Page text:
I’ll never look at pigeons the same way again.
Living in Toronto for over a decade has taught this small-town boy a few things, including watching out for the ubiquitous grey-feathered beasts fluttering around the downtown core. They bob and coo their way up to people sitting on park benches, eager to dart in and scoop up any morsel of food that tumbles to the ground. I viewed them with scorn and labelled them as pests. But I’ll show them a little more respect the next time we cross paths.
This week’s excellent episode of The Nature of Things, “The Secret Life of Pigeons,” pulls back the curtain on a bird that was once an important part of our daily lives. Written and directed by Scott Harper (The Age of Anxiety), “Pigeons” goes back in time to reveal that they were the first animal on earth to be domesticated and the crucial role they played during wartime of old by flying important messages to troops.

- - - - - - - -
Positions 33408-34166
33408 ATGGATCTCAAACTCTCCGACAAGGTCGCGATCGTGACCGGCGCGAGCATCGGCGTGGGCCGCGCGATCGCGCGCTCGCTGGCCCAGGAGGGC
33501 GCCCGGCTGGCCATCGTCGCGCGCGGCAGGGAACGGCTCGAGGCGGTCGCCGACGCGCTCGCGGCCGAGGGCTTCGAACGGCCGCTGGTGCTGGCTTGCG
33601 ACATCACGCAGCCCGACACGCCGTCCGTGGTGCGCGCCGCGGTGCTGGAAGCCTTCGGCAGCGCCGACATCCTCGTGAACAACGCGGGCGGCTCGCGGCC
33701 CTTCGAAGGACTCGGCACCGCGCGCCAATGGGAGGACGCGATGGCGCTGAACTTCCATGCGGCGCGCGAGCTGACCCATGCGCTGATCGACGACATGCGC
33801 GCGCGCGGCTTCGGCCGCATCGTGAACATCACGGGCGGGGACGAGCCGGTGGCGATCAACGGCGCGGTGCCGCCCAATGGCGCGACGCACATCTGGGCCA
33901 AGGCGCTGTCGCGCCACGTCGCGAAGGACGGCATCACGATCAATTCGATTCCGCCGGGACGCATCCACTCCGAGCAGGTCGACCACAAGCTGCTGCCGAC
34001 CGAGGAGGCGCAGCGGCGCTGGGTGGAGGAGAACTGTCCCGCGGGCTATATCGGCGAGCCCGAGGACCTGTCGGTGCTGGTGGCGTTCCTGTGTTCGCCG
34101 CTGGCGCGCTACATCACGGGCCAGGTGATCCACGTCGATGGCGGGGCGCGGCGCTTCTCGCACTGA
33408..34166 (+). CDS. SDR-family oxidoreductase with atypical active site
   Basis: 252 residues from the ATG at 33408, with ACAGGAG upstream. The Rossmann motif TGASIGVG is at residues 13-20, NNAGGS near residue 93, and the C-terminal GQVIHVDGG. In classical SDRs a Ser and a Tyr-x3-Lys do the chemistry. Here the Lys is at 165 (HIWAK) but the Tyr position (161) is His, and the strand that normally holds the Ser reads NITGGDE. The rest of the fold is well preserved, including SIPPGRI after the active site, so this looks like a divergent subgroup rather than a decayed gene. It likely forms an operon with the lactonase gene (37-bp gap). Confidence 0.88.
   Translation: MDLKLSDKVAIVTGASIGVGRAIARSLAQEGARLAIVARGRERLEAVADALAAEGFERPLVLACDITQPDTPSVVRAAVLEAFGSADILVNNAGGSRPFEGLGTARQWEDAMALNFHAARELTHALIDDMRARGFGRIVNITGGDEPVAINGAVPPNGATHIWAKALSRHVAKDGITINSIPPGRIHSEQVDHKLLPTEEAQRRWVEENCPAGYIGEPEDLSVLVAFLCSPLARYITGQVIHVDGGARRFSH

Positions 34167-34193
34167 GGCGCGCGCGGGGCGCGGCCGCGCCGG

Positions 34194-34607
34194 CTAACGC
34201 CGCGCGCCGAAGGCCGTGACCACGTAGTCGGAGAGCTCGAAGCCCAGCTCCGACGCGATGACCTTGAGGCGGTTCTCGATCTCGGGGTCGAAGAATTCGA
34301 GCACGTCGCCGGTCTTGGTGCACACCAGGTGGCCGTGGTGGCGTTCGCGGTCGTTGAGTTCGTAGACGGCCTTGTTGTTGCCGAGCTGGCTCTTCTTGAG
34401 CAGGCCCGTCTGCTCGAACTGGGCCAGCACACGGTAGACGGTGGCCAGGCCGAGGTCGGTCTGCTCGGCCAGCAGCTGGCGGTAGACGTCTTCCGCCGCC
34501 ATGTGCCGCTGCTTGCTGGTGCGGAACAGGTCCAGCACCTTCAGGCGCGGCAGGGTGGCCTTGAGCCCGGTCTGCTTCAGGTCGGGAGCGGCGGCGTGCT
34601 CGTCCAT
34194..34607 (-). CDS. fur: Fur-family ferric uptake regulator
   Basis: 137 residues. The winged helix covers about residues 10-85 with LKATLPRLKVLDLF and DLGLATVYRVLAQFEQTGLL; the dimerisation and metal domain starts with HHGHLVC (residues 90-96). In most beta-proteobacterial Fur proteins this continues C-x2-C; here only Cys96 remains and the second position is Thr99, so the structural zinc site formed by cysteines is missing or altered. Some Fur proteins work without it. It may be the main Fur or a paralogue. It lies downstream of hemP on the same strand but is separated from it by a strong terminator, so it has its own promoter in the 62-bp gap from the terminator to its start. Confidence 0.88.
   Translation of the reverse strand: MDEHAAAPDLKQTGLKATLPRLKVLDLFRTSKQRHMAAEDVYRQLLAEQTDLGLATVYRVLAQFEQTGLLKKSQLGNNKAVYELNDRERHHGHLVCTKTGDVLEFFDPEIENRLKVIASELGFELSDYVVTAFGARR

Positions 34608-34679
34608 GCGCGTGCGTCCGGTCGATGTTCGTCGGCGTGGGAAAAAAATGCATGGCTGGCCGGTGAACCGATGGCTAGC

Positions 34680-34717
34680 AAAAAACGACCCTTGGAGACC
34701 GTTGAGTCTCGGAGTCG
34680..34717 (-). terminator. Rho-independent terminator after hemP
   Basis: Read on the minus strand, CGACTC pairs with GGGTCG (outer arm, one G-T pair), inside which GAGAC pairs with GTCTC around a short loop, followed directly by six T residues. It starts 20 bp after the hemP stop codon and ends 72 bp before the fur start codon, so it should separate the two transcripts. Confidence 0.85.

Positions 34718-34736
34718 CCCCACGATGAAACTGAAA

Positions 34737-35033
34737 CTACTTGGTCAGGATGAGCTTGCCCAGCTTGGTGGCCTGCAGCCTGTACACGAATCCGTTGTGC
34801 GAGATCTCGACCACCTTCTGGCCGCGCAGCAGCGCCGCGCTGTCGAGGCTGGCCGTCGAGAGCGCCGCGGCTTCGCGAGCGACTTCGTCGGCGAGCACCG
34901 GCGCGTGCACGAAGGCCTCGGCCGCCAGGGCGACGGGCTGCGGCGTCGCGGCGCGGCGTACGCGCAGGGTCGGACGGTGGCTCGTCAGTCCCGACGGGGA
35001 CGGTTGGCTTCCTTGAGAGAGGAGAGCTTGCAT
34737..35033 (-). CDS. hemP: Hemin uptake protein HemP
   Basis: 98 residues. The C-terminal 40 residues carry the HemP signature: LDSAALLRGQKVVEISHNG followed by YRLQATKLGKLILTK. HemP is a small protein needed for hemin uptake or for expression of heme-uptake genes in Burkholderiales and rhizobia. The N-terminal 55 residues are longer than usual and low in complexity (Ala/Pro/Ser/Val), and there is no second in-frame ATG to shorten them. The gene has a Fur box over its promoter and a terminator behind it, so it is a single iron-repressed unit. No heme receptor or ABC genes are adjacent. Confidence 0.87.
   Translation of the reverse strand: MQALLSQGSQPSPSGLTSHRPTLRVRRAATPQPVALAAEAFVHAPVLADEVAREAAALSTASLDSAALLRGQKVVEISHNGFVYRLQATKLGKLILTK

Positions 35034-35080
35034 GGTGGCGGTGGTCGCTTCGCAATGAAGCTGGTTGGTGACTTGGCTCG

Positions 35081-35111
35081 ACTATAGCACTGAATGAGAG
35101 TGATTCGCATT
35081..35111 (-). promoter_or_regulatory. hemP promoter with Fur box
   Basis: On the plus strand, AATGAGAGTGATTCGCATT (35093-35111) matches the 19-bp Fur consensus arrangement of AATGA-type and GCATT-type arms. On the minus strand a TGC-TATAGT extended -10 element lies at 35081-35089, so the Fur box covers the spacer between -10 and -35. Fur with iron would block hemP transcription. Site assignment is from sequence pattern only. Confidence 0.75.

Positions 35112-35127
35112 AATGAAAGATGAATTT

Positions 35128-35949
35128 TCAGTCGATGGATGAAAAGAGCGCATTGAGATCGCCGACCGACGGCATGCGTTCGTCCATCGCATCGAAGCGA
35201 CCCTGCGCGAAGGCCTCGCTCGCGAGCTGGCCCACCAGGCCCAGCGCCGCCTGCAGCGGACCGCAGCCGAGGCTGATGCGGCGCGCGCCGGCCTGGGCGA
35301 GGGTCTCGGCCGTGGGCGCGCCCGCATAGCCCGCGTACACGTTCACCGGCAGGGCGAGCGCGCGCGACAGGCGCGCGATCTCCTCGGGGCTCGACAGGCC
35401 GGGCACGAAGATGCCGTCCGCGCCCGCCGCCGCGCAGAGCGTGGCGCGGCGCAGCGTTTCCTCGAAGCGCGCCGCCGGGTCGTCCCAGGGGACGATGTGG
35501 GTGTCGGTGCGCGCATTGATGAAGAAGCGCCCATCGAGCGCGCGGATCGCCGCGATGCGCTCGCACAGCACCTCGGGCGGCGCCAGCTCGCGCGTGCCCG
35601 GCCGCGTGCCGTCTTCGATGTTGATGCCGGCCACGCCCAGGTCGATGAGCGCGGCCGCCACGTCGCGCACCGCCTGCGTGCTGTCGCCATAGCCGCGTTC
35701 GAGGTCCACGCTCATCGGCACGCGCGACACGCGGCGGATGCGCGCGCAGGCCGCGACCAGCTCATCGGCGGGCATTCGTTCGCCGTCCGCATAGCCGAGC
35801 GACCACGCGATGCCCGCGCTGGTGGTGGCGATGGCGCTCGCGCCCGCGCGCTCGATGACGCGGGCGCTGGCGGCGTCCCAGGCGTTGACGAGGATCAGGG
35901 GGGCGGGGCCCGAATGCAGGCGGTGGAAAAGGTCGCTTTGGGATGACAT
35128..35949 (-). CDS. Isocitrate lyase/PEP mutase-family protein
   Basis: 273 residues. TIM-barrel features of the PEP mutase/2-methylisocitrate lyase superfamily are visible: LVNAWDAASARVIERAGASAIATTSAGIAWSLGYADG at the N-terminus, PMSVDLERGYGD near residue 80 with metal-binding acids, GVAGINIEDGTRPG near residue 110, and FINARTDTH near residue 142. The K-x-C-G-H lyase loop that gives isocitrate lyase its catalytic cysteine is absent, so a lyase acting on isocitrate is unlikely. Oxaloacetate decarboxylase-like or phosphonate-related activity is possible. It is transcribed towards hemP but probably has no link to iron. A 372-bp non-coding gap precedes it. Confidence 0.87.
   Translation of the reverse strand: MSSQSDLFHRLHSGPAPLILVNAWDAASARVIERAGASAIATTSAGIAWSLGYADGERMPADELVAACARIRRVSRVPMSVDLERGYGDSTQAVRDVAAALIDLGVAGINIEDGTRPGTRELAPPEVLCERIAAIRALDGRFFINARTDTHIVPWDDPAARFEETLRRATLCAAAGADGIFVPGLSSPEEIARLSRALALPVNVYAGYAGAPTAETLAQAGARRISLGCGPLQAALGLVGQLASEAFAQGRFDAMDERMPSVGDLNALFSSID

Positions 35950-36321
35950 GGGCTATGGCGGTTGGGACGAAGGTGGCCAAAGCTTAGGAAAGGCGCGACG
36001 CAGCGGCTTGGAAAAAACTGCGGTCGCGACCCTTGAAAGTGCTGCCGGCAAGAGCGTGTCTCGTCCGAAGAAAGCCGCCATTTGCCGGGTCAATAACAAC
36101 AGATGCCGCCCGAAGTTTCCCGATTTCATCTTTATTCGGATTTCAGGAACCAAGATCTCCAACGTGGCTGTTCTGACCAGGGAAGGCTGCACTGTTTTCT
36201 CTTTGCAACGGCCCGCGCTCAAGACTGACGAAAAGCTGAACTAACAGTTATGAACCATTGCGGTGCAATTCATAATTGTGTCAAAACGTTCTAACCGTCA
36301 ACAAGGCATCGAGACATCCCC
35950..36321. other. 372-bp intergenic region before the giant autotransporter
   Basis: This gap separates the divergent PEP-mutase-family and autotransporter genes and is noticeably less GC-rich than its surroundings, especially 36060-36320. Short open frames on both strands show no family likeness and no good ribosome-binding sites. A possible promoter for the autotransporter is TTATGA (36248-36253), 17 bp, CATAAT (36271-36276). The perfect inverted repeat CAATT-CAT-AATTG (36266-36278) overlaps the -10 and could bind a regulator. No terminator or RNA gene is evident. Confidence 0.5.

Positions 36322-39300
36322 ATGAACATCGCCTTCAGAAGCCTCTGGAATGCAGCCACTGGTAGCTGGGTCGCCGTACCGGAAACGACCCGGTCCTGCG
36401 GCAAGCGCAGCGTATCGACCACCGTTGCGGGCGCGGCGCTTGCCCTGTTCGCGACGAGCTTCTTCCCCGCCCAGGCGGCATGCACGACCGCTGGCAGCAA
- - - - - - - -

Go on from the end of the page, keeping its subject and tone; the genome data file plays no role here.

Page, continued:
And the suckers are smart. Among the uncanny skills revealed during the episode: pigeons recognize human faces, spread themselves out amid food scraps so each gets some, and their young are among the fastest-growing on the planet. The highlight of the instalment for me was not only an explanation into how pigeons find their way back home from long distances, but the moment an HD camera was strapped to a bird’s back, offering a glimpse into what life is like for a pigeon in flight.
My second favourite segment? A peek into the life of pigeon fanciers, who strive to prolong the life of some of the world’s rarest–and pretty freaky-looking–pigeons.
The Nature of Things, “The Secret Life of Pigeons,” airs Thursday at 8 p.m. on CBC.
Latest posts by Greg David (see all)
- Link: ‘Wynonna Earp’s’ Secret Weapon: Feminism in a Demon-Haunted World - August 18, 2017
- Link: Dark Matter: Ellen Wong on why Misaki doesn’t consider herself a villain - August 18, 2017
- Link: Wynonna Earp: Michael Eklund explores a new side to Bobo Del Rey - August 18, 2017